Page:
The winner of the prestigious Patrick White Literary Award for 2010, worth $18,000, is David Foster, the celebrated novelist. The purpose of the Award is to promote Australian literature and to recognise and encourage creative writers.
Susan Wyndham, Literary Editor of The Sydney Morning Herald, wrote: “White would be ambiguously pleased that Foster has won the Patrick White Literary Award, the honour he set up – also in 1973 – with his Nobel prize money for authors who have made a significant, but inadequately recognised, contribution to Australian literature.
Foster, who can be almost as grouchy as his late patron, accepted the $18,000 award in Sydney yesterday, saying White had intended it ”as a kind of literary loser’s compo”. (Sadly for Foster, the economic slump has reduced the prize money from $25,000 in previous years.)”
Foster told The Sydney Morning Herald: ”I have recognition enough, at the top end of town, to feel I’m not utterly wasting my time. ‘I will continue to write novels for as long as I can get them published. ‘It’s not all about money. As Australian writers with an eye to foreign sales cannot afford to deal with topical Australian themes or the Australian vernacular, this leaves the field open to me. I sometimes feel I have it to myself.”
Foster, 66, is the author of more than a dozen novels, as well as non-fiction works, poetry, novellas and numerous essays, stories, radio plays and scientific papers. His latest novel is Sons of the Rumour (Picador 2009), while his previous novels include In the New Country (Fourth Estate 1999), The Glade Within the Grove (Fourth Estate 1996), Mates of Mars (Vintage 1991), Testostero (Penguin 1987) and Moonlite (Macmillan 1981).
Much of Foster’s work is satiric and comic, and has attracted praise for its originality and daring. In their citation about the winner, the judging committee said David Foster is considered by many to be one of the most stimulating and even provocative of contemporary Australian novelists, mining a rich imaginative vein that may be traced back to the fiction of Joseph Furphy.
After his first novel, The Pure Land (Macmillan 1974), attracted critical attention and won the Age Book of the Year Award, his work has continued to receive acclaim, including the Miles Franklin Award for The Glade Within the Grove and a Keating ‘National Treasure’ Fellowship in the 1990s.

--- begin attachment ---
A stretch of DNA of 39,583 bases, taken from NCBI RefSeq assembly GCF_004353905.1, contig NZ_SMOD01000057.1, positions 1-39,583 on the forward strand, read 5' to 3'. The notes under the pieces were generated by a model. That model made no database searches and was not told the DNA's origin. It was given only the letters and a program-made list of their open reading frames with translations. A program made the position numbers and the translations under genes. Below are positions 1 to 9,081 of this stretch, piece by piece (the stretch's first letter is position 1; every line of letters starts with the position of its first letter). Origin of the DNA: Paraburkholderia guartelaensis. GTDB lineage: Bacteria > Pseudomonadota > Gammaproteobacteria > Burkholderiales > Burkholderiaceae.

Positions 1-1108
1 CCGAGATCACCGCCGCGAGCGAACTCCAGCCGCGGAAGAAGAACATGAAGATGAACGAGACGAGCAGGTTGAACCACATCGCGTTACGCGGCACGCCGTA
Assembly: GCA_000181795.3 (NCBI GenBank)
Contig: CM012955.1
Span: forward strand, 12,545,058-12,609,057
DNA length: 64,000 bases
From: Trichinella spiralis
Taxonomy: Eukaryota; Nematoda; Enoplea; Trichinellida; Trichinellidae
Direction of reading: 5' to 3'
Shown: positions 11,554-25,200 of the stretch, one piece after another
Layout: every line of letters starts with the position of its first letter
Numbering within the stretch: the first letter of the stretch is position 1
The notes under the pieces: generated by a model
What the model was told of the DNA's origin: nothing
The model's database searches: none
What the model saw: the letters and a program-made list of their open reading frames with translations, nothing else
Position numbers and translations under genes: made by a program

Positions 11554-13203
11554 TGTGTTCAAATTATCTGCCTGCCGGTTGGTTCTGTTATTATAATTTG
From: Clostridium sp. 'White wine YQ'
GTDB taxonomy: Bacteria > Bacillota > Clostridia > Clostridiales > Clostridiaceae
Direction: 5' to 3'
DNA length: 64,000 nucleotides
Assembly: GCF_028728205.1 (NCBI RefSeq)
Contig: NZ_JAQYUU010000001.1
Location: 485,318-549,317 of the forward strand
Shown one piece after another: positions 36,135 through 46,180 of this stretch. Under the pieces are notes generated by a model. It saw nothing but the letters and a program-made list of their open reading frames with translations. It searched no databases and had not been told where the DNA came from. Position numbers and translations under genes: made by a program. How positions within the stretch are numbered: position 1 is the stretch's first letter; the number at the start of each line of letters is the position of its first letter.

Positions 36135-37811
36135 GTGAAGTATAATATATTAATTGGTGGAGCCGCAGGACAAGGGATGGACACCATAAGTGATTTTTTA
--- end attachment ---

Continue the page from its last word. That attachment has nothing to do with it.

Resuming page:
However, given Australia’s relatively small book-buying literary readership, and the uncertain tradition of the satiric in this country, Foster’s writing life has been financially constrained, with the result that he has needed to work in other jobs – truck-driving, postal delivery and labouring. Before writing fiction, he qualified as a research scientist and holds a doctorate in inorganic chemistry from the Australian National University. He is also a black belt in taekwondo and has been a motorcyclist and jazz drummer.
David Foster’s work is the subject of a recent book by critic Susan Lever, who has described him as ‘the most original, challenging, contradictory, risk-taking and infuriating Australian novelist of his generation’ (David Foster: Satirist of Australia 2008). Adopting a line from Vladimir Nabokov, Lever remarks that Foster has that ‘originality of literary style which constitutes the only real honesty of a writer’.
Praise for Sons of the Rumour (2009)
‘Brilliant and insightful’ The Australian
‘Foster’s masterwork’ The Australian Literary Review
‘Sons of the Rumour is a tour de force’ The Sydney Morning Herald
‘A work of great and confident Australian literature … truly to be cherished’ The Age
‘In its command of its material and its sheer vitality, Sons of the Rumour represents an extraordinary addition to Foster’s already remarkable oeuvre. Attempt to characterise his writing and eventually one will run out of adjectives. There is simply no one remotely like him in contemporary Australian fiction. Foster has never been reluctant to announce the fact that he believes his work to be superior – that he is operating on a creative and intellectual plane inaccessible to most novelists – which is shamelessly egotistical of him, but he’s right.’ Australian Book Review
Established by Patrick White following his Nobel Prize for Literature in 1973, and managed by Perpetual as trustee of the philanthropic trust behind it, the Patrick White Award has been given to authors who, in the opinion of the judging committee, have made a significant but inadequately recognised ‘contribution to Australian literature’. Poets, novelists, playwrights and short story writers have been among the 37 who have so far benefited from Patrick White’s generosity. Past recipients have included Christina Stead, Bruce Dawe, Janette Turner Hospital, Tom Hungerford and Thea Astley. The judging committee’s current members are Dr Debra Adelaide, Professor David Carter and Dr Michael Costigan.
About the Contributor
While still in his twenties, John Purcell opened a second-hand bookshop in Mosman, Sydney, in which he sat for ten years reading, ranting and writing. Since then he has written, under a pseudonym, a series of very successful novels, interviewed hundreds of writers about their work, appeared at writers’ festivals, on TV (most bizarrely in comedian Luke McGregor’s documentary Luke Warm Sex) and has been featured in prominent newspapers and magazines. Now, as the Director of Books at booktopia.com.au, Australia’s largest online bookseller, he supports Australian writing in all its forms. He lives in Sydney with his wife, two children, three dogs, five cats, unnumbered gold fish and his overlarge book collection.